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Felix Kreysig

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About Felix Kreysig

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  1. Thats obviously the major issue with the 3S-GTE PnP ECU setup as it uses the OEM sensor setup while discarding almost all OEM ECU ground points. The OEM loom grounds the sensors to the intake manifold and the actors somewhere at the chassis or block I believe (would have to look up ground locations though...). So I'll try to replace the remaining ground wire at the ECU with a larger diameter and hook all sensor grounds to ECU sensor ground at the expansion connector...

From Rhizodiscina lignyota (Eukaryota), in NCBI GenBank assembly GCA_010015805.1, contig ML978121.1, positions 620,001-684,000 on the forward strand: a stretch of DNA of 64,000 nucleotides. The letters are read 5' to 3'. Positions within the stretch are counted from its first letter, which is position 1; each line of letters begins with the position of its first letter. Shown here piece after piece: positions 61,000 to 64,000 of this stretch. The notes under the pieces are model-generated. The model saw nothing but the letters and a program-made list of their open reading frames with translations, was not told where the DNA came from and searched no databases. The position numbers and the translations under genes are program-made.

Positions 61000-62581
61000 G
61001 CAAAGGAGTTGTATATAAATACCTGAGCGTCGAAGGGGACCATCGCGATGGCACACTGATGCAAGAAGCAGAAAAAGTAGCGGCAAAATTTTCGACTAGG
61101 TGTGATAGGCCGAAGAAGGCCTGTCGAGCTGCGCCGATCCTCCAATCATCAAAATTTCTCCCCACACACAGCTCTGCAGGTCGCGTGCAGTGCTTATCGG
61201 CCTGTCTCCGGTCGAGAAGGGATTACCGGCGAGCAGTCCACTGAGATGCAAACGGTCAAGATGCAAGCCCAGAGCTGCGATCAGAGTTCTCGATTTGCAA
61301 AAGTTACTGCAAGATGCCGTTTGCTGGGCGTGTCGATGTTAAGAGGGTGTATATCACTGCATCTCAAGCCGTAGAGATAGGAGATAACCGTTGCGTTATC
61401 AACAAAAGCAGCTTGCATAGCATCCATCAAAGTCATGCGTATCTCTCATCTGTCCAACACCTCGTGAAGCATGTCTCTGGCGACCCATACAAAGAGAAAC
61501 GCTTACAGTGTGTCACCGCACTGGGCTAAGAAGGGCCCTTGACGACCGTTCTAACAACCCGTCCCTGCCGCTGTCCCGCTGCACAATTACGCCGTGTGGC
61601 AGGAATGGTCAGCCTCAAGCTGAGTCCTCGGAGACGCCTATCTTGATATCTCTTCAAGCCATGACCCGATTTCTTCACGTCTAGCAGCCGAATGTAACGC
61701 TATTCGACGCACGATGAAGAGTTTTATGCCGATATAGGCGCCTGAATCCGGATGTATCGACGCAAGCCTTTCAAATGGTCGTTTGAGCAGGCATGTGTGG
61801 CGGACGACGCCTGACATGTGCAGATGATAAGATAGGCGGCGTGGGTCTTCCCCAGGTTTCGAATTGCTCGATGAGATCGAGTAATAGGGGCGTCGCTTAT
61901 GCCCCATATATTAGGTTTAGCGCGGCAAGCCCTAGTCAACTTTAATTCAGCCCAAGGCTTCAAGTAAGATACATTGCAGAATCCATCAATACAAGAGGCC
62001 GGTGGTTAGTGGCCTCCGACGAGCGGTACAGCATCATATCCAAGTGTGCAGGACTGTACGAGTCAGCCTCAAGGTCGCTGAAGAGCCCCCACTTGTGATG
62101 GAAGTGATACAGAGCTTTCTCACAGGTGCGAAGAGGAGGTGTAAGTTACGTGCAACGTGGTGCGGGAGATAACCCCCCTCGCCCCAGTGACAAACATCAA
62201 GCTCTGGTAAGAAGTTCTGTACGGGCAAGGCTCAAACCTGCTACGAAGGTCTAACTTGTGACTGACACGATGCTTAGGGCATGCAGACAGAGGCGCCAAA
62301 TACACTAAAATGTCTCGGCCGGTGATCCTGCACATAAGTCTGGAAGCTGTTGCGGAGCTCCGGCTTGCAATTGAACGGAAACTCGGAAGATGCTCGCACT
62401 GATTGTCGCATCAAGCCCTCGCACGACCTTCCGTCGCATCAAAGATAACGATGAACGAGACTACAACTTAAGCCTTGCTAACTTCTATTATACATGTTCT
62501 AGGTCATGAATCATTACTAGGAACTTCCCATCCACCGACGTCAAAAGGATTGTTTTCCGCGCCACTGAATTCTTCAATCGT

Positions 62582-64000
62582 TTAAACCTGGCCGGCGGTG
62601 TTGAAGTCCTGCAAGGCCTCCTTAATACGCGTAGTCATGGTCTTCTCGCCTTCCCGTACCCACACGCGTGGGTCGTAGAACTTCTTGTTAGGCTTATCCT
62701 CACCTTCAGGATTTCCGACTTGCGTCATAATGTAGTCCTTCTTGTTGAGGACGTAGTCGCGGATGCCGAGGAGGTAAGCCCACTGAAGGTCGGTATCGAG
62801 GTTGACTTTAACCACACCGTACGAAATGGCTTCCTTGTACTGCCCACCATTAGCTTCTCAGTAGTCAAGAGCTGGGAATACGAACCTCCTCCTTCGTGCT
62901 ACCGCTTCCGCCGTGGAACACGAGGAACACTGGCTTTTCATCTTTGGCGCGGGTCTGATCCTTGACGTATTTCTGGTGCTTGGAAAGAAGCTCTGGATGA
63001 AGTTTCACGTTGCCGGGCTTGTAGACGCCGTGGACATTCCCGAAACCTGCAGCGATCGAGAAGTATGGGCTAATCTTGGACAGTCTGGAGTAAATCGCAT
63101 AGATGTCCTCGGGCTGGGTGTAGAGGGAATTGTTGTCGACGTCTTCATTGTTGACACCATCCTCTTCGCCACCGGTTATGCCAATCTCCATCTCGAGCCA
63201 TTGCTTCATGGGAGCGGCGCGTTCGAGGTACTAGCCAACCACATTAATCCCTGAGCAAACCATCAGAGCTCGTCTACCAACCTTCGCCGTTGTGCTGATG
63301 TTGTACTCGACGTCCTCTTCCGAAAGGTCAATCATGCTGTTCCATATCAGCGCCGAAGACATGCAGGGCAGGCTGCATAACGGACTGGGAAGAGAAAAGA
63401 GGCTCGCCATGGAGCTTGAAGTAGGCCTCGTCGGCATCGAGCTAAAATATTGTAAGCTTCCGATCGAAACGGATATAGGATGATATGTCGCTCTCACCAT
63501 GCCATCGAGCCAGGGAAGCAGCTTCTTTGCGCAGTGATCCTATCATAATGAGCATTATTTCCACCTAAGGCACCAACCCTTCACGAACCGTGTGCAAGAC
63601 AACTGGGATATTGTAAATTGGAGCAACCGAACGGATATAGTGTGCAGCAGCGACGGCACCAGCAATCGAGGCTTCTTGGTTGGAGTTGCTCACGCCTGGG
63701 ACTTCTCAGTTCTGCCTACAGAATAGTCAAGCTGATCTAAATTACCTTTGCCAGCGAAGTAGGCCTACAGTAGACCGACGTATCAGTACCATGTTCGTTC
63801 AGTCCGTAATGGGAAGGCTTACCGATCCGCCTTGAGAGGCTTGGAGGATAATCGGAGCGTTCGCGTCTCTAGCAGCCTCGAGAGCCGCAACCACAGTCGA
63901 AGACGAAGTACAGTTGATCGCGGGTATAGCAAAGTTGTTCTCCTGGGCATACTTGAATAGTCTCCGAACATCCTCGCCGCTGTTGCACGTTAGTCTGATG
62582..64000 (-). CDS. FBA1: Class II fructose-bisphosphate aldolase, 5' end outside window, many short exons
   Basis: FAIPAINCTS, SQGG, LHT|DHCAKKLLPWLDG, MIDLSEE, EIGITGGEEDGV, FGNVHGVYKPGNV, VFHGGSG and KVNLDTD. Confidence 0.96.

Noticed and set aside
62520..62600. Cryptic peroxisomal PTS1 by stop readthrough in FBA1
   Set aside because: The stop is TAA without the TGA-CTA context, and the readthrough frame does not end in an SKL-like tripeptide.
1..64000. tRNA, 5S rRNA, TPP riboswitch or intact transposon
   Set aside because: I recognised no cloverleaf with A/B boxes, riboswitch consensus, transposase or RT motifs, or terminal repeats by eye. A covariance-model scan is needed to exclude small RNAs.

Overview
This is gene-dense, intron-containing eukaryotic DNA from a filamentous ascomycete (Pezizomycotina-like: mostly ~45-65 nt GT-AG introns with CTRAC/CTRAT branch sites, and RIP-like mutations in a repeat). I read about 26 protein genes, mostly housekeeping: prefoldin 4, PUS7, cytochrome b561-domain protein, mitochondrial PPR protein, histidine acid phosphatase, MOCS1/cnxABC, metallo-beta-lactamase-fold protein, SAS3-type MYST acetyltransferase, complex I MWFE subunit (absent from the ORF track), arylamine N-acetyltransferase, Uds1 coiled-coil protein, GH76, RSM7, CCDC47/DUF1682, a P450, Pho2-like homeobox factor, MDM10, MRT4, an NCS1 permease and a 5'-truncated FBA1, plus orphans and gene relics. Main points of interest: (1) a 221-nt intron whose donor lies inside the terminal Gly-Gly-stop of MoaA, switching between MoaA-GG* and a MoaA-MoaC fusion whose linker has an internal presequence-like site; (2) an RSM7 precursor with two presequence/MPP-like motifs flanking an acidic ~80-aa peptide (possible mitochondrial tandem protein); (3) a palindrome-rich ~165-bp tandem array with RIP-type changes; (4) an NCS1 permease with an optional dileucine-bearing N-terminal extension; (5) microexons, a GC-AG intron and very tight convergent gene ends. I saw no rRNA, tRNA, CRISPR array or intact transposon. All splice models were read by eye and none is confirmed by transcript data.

2. Recently I discovered an interesting issue with my Link G4 PnP, fitted to a 2nd Gen 3SGTE. The setup: I am running two wideband Lambda sensors, an LC-1 LSU 4.2 for the gauge and a Techedge WBO2 SC0B 4.9 Sensor for data acquisition and tuning. The prologue: After I installed the Techedge sensor I noticed that the Techedge AFR readings around 14.7:1 where always about 0.5 points richer than the LC-1 (at stoich the LC-1 displayed 14.2:1). First I accounted this to a badly calibrated 4.2 sensor but a repeated free air calibration didn't change anything. Since both sensors are mounted in close proximity to each other I then just accepted the difference as an inaccurate LC-1. The reason for my quick resignation: the Techedge is advertised as being extremely accurate thanks to its so called "differential input". This feature means the controller has a separate "voltage correction input" which is to be connected to the ECUs or dataloggers ground and picks up differential voltage which is added or substracted to the actual WBO controller output to reduce noise or offset voltage. So I connected that input to the ground point where my ECU is grounded. The issue: On a recent test drive after installing a water injection I noticed the LC-1 was telling me I would be starting to lean out progressively, starting at 3500. Of course I ignored it once again blaming my LC-1. But at 4500 @ 0.8bar and 13:1 my knock phones came alive... I took a look at the logs and: the Techedge read 12:1 as supposed. The with increased load the LC-1 did obviously no longer display richer AFRs than the Techedge but increasingly leaner. Now I started to doubt whether the LC-1 was really faulty. So I decided to rewire the Techedges differential input from the ECU ground point to the ground wire approx. 5cm (2inch) after the ground connector of the ECU... and voilà: both LC-1 and Techedge read the same! So I measured differential voltage between ECU ground input and ground point and got a whopping 0.5V difference increasing with injector pulse width (which makes perfect sense when assuming that injector current is being sent through the ground wire...). I have to admit: my engine wiring loom is in a.... pitiful condition to say the least. He has seen many different ECUs and piggybacks, is about 23 years old and so on. So replacing the loom is mandatory BUT: while rebuilding the ECU plugs I noticed that the PnP ECU only uses ONE single ground connector. The OEM ECU uses at least 4 different ground connectors for actors and one separate ground for sensors. Additionally the ground connector of the OEM loom used by the PnP ECU is the dedicated sensor ground so the ground wire is the smallest of all available. Even if my loom would be in perfect condition I would deem the ground wire to be much to small. The wire-in G4 Storm ECUs also have at least two separate ground connectors... so is there any way to improve the PnP units grounding? P.S.: after being aware of that issue and revising some of my logs I noticed that occasionally the TPS input voltage to the ECU seemed to drop with increased load without the TPS Sensor being moved. The TPS Sensor ground is placed at the intake manifold (since there is no separate sensor ground aside from the expansion connector which is not used when just plugging the G4 to the OEM loom). That seems to be connected to the ground offset voltage.